Reduce the Risk of Falls for Dementia Patients
Elderly people with dementia have a higher risk of falls due to dementia. Their condition causes them to have misperceptions of the senses, communication difficulties, and coordination difficulties. Often, people with dementia do not have a reality-based interpretation of their environment. They may actually misperceive shadows, colors, patterns, and light, and make interpretations based on those misperceptions. Also, lack the communication skills can prevent their ability to tell caregivers that what they are seeing and how it could be different from what the caregiver sees. They are likely to react emotionally with fear or reluctance so that their behavior seems unreasonable to a caregiver.
This can interfere in unexpected ways and at odd times when doing even routine things around the house. For Example, going up and down steps, even with careful assistance, may suddenly cause hesitation and fear when the patient does not perceive the edge of the steps. Stepping into a bathtub may seem like stepping into a deep hole to a dementia patient. Shadows indoors and outdoors may seem to be real figures. These experiences can be frustrating to both the patient and the caregiver.
How can a caregiver reduce the risk of falls for a dementia patient who has sensory misperception due to dementia? Realize that certain factors can cause sensory misperceptions.
Light, Shadows and Colors
Lighting in the home is very important. Make sure that walkways, halls, and the bathroom are well-lit. Be aware of shadows in the bathroom and bedroom, in particular, which may cause alarm or hesitation if the patient misperceives them. Dark areas in a room may cause the patient to become fearful. Good lighting is helpful in preventing falls for everyone.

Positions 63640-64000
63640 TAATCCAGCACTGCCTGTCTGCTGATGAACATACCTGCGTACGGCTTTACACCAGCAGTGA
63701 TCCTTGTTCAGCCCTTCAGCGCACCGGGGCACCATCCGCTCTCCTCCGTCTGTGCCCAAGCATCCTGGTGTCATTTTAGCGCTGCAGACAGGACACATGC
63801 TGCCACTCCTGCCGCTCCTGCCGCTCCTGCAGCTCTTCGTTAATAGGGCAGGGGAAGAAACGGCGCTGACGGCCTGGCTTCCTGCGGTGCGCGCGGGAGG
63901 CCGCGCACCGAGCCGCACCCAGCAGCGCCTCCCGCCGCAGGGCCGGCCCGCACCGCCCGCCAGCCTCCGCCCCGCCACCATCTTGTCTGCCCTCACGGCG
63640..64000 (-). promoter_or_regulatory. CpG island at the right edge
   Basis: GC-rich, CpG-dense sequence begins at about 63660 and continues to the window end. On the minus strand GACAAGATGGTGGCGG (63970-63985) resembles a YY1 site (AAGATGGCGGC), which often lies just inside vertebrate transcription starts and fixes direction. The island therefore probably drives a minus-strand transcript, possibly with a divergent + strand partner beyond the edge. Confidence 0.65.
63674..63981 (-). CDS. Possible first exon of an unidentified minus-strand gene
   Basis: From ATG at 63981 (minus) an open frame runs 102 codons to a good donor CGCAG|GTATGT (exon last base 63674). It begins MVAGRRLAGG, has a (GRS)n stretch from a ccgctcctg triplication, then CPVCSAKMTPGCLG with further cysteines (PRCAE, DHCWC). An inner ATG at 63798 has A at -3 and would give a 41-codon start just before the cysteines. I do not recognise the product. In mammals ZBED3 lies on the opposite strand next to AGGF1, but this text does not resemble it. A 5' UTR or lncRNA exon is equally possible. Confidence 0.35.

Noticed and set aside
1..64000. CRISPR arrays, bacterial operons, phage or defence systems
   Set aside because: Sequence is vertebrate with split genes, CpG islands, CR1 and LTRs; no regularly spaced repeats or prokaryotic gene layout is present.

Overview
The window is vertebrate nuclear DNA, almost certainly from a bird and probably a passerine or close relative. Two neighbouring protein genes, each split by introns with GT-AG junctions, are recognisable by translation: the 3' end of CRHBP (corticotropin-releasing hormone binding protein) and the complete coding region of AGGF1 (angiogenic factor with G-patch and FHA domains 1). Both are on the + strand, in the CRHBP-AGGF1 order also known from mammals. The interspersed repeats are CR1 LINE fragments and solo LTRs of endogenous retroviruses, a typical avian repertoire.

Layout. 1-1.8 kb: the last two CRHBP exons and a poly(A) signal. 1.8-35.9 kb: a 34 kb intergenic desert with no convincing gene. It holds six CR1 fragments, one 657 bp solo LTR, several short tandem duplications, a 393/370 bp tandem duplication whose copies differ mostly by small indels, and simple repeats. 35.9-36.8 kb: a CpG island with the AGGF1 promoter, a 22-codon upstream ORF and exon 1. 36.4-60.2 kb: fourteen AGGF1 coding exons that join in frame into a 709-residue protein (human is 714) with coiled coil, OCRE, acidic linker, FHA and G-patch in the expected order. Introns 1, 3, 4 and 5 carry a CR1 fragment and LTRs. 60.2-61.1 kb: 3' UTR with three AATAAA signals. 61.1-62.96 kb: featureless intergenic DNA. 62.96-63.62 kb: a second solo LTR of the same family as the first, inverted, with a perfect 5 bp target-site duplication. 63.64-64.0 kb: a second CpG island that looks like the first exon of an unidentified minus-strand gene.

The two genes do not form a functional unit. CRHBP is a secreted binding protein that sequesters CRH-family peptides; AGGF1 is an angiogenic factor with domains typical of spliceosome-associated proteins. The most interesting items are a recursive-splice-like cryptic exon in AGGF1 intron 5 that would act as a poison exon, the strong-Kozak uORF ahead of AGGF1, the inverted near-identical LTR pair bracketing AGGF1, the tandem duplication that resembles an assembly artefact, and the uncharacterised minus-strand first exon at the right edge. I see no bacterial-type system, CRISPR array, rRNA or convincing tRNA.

Colors on surfaces can fool a dementia patient. If the bathtub has a white surface and the bathmat on the bottom is black, it could be interpreted by the patient as a hole, not the floor of the tub. Patterns in carpet, tiles and flooring can fool the eyes, and become a distraction to the patient. If the top of the stair and the floor have the same color of carpet, how can the patient clearly tell where the stair stops and the floor begins? Be sensitive to understand how colors and patterns of the flooring can cause hesitation and stumbling simply because of misperception by the patient.
Tips for Risky Areas
Steps, stairways, and changes in floor height may pose problems for patients. All steps should have handrails beside them. Prevent falls for dementia patients by marking the edges of stairs with colored non-slip tape so the edge is clearly different from the floor. If at all possible, allow the patient to avoid the stairs and take a route that is on a completely level floor instead. It might be helpful to use a threshold ramp in a doorway to ease transitions from a room to a porch, or a lower level floor surface. Outdoors, steps can be painted different colors for visibility, then covered with a gritty sand to provide traction.
In the bathroom, safety is paramount. Non-slip bathtub or shower mats should be a contrasting color to the surface of the tub, but not black. It should be obvious where the patient should put their feet to step into the tub. You might want to mark the edges of the tub with colored tape also. Having a colored commode lid which contrasts with color of the commode, floor and wall can help define the seat for the patient. Install grab bars which contrast with the colors of the shower surround or walls. Keep mirrors out of sight until they are needed for grooming. Wall mirrors and cabinet mirrors may produce glare or cause the patient to be distracted or confused.
Lights and Shadows
Caregivers should realize that the environment strongly impacts risk of falls for a dementia patient. Lights, colors, and shadows can affect the dementia patient’s mobility in the home. As you do daily activities, caregivers can avoid unnecessary risks for falling. Making just a few changes can help you reduce falls for the dementia patient.
To read more about dementia patients and risk of falls go to Alzheimer Society.
Be safe and healthy at home!